From The Archives: COLLATERAL (2004).

Posted: September 10, 2011 in Crime, Los Angeles, Michael Mann, Movies (C)

I’ve posted about this movie before, but since I’m doing my ten of the decade, it’s never a bad time to revisit

#4.  Collateral (2004)

After Punch-Drunk Love, this is another movie that quite honestly captures the feeling of Los Angeles, the way I experienced it throughout the past ten years, only now we’ve gone over the hill and deep into downtown.  Make no mistake: This very much is certain parts of LA after midnight.

Michael Mann is every bit the equal of PTA when it comes to conjuring up atmosphere, mood, and a sense of place, and in Collateral he’s working with a killer high-concept to carry us through.  Mann also sees uncommon things in familiar  actors – Jamie Foxx plays the introverted cabdriver, adrift in life, who one night gets a course-changing fare in Vincent, an ice-cold contract killer played brilliantly by Tom Cruise.  Yes, I said brilliantly, and I also said iconic.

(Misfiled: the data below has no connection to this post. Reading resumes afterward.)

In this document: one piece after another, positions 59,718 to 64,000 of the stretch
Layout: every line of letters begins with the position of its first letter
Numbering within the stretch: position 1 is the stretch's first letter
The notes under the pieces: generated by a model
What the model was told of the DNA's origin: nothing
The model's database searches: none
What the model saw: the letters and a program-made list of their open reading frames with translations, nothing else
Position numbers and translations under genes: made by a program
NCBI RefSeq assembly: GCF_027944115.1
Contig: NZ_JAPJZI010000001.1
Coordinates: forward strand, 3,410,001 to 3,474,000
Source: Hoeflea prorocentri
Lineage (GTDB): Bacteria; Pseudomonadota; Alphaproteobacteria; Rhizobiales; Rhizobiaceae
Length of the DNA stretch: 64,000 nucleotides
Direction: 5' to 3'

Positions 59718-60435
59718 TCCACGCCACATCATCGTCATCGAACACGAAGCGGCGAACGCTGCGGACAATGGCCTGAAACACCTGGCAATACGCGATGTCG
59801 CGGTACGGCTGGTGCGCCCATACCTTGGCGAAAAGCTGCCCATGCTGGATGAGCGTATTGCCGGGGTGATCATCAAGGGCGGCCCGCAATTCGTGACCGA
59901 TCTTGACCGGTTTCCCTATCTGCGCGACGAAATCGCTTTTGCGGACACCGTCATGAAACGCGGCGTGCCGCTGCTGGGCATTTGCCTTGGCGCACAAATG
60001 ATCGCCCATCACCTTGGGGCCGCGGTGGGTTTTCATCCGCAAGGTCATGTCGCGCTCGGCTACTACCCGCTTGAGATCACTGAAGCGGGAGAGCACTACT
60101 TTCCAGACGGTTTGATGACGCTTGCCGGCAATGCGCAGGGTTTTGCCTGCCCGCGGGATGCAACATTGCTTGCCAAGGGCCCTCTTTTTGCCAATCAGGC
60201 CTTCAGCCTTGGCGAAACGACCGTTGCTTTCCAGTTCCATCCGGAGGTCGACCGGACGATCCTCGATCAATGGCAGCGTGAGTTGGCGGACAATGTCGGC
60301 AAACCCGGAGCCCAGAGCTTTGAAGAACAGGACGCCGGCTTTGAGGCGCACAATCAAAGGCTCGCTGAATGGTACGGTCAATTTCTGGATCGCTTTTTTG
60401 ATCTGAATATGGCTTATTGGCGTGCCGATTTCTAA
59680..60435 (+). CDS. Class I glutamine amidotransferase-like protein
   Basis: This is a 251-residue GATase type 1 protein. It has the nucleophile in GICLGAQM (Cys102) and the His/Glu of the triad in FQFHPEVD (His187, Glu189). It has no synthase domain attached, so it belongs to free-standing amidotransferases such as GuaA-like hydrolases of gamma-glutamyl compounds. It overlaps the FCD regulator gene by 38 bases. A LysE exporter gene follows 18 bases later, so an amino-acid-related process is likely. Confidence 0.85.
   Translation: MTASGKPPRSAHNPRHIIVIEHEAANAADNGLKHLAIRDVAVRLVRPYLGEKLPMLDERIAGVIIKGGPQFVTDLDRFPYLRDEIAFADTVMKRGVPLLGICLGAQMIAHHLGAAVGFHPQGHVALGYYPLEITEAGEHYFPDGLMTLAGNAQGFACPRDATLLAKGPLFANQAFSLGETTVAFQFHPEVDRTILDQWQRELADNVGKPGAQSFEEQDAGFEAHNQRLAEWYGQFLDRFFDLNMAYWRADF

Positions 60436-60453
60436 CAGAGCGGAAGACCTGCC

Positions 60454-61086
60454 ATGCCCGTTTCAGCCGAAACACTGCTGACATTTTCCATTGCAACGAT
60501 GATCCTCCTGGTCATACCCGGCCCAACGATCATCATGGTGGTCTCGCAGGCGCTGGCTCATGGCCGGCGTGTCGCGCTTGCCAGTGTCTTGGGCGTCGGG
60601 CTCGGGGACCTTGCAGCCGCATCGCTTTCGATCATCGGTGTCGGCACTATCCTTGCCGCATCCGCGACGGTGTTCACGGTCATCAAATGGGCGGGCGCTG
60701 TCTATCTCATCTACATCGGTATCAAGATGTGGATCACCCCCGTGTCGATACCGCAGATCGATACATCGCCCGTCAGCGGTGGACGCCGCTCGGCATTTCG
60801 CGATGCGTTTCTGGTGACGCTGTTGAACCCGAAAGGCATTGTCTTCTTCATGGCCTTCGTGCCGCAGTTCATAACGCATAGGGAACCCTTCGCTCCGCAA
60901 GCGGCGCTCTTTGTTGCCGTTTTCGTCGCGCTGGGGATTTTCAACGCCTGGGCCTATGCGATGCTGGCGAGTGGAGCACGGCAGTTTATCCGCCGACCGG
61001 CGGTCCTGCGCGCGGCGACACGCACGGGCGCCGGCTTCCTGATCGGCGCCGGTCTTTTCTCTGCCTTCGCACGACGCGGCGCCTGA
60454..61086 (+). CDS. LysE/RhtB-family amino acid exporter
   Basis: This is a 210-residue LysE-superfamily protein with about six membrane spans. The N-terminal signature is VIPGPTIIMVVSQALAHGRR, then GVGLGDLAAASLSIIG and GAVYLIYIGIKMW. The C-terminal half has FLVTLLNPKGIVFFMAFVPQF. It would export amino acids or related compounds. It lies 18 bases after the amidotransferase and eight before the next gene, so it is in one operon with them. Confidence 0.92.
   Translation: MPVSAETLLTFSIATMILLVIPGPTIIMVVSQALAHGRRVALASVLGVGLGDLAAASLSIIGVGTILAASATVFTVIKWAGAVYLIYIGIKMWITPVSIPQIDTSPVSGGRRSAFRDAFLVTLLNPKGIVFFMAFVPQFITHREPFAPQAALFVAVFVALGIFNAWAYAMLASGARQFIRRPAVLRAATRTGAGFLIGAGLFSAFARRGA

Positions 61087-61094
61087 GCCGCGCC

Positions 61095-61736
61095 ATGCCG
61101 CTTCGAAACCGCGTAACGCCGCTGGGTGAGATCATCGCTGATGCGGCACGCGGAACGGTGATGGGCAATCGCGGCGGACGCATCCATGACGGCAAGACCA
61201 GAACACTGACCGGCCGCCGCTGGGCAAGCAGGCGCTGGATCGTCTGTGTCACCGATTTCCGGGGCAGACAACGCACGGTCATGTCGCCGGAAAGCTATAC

Vincent is the culmination of intense, work-fixated Mann characters from Thief to Manhunter to Heat, distilled into most existentially dire form.  Vincent has no purpose in life other than his job, and his job is killing.  How do you fight that?  How does Jamie Foxx fight that?  I love how Collateral resolves that question dramatically, among so many other things I love about it – brilliantly-chosen soundtrack, peerless LA night photography by Dion Beebe, an unbelievable stable of great character actors including Bruce McGill, Barry Shabaka Henley, Jada Pinkett Smith (not annoying!), Mark Ruffalo, and Javier Bardem (even scarier here than he was in No Country For Old Men).  Michael Mann is my favorite director and this is one of his most straight-ahead crowd-pleasers.

A neo-noir classic.

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